During the COVID-19 pandemic, The Federalist published numerous pieces that contained false information or information that was contrary to the recommendations of public health experts and authorities.[23][24] The Federalist published articles denouncing social distancing, as well as articles claiming that fears over the pandemic had been overhyped by the Democratic Party and the media. The Federalist co-founder Sean Davis said that Democrats were intentionally trying to "destroy the economy" as a "last-ditch 2020 play", and that "All they care about is power. And if they have to destroy your life and business to get power back, they will." The Federalist published articles calling on the government to quickly end social distancing directions, and to open businesses again.[24] Co-founder Domenech attacked a prominent analysis from Imperial College London which estimated the loss of life due to the pandemic; Domenech attacked the analysis for revising its figures downward, but the reason that the analysis did so was that the analysis incorporated the social distancing and shutdown strategies that had increasingly been implemented.[25] Tracinski, a former contributor, wrote in Bulwark that The Federalist devolved over time into a "conspiracy-mongering partisan rag that has now become a menace to public health".[25]

It published a piece by someone identified as a physician in Oregon who recommended that people hold "chickenpox"-style parties for the coronavirus to build herd immunity, but the recommendations were contrary to those of public health experts, and the author in question did not have a medical license and had worked as a businessman for decades.[24][26][27] At the time, experts warned that the number of new infections should be kept down so as to not overburden the health care system.[28] The Federalist was subsequently temporarily suspended from Twitter for promoting fringe ideas that contradicted public health experts and were harmful to public health.[27] Reddit also removed links to The Federalist article on its platform.[29]

Labor law violation[edit]

In 2019, following staff of other American media companies unionizing, co-founder Domenech tweeted "first one of you tries to unionize I swear I'll send you back to the salt mine".[30] In 2020, an NLRB judge ruled that Domenech had threatened staff illegally and required the company to post notices in its offices and email employees to inform them about their legal rights.[31] Domenech argued unsuccessfully that the tweet was a joke.[31] The New Civil Liberties Alliance, a nonprofit dedicated to fighting what it says is an excessive administrative state, and which had been representing The Federalist pro bono, announced that the they would appeal. Reason and National Review published articles questioning the judge's decision.[32][33]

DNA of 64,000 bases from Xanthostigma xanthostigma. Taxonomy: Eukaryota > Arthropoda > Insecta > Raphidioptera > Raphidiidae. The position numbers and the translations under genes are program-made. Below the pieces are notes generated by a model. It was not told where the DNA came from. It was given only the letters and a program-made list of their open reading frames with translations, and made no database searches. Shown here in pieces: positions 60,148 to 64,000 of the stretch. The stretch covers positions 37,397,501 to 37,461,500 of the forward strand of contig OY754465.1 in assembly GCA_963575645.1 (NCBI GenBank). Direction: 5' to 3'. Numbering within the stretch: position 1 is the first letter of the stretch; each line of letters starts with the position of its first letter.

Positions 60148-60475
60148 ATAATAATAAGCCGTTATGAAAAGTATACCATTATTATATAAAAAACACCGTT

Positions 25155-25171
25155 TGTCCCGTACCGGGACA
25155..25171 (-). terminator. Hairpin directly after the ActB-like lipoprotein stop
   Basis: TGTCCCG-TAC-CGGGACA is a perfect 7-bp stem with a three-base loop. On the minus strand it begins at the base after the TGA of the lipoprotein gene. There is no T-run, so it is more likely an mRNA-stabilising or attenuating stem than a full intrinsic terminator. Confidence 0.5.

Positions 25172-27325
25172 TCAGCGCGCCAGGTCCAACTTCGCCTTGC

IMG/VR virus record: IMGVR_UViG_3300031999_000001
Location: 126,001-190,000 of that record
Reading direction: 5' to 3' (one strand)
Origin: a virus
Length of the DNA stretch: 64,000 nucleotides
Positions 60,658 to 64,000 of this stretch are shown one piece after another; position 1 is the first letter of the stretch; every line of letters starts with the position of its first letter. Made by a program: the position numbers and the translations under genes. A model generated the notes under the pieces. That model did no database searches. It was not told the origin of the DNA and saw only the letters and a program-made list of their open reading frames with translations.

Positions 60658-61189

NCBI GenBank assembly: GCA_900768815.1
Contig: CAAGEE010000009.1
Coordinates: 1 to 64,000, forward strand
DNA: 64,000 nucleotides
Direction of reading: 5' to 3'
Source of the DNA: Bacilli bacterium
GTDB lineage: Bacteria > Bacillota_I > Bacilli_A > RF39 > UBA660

[edit]

In June 2020, Google Ads warned The Federalist that it was considering demonetizing the website because of racism in its comment section; The Federalist removed the comment section entirely, and Google announced that "no action will be taken".[34][35][36] In response, Domenech said: "We are really learning the degree to which Big Tech can be weaponized by woke mobs, or woke journalists in this case, to try to shut down places who disagree with their leftist agenda."[37] Tech journalist Mike Masnick called these accusations baseless, pointing out that many different websites were routinely receiving such notices from Google (quoting nine recent examples from his own news site, Techdirt): "It's not anti-conservative bias, but just yet another example of how difficult it is to do any form of content moderation at scale".[38]

Reception[edit]

According to the New York Times, The Federalist "leans hard into the culture wars", with pieces that question the Me Too movement and characterize recognitions of the transgender identity as a "war on women."[10]

Writing for Politico in 2014, Reid Cherlin wrote about The Federalist in an article about the rise in right-wing media online, describing the site as "seek[ing] to go deep on the issues and sway the conversation in Washington."[39] Matt K. Lewis wrote in The Week that conservative online media was divided between "staid, august publications" and "a new generation of irreverent sites," and that "[s]ites like The Federalist try to bridge the gap by providing serious commentary that is typically written by young, pop culture–savvy writers."[40] In May 2018, Damon Linker of The Week described The Federalist as "a leading disseminator of pro-Trump conspiracies and up-is-down, funhouse-mirror distortions of Special Counsel Robert Mueller's investigation into Russian election meddling and potential Trump involvement."[41]

David Weigel from Bloomberg Politics stated that The Federalist frequently criticizes left-leaning publications, but was founded with the intention of being "a source of original interviews and real-time arguments between conservatives and libertarians."[7] During the 2016 U.S. presidential election, conservative pundit and Trump critic Matt K. Lewis writing for The Daily Beast believed there had been a shift in The Federalist's coverage of Donald Trump, first criticizing the presidential candidate, and then, after Trump won the presidency, criticizing Trump's liberal critics in the mainstream establishment media and casting Trump as a victim.[42]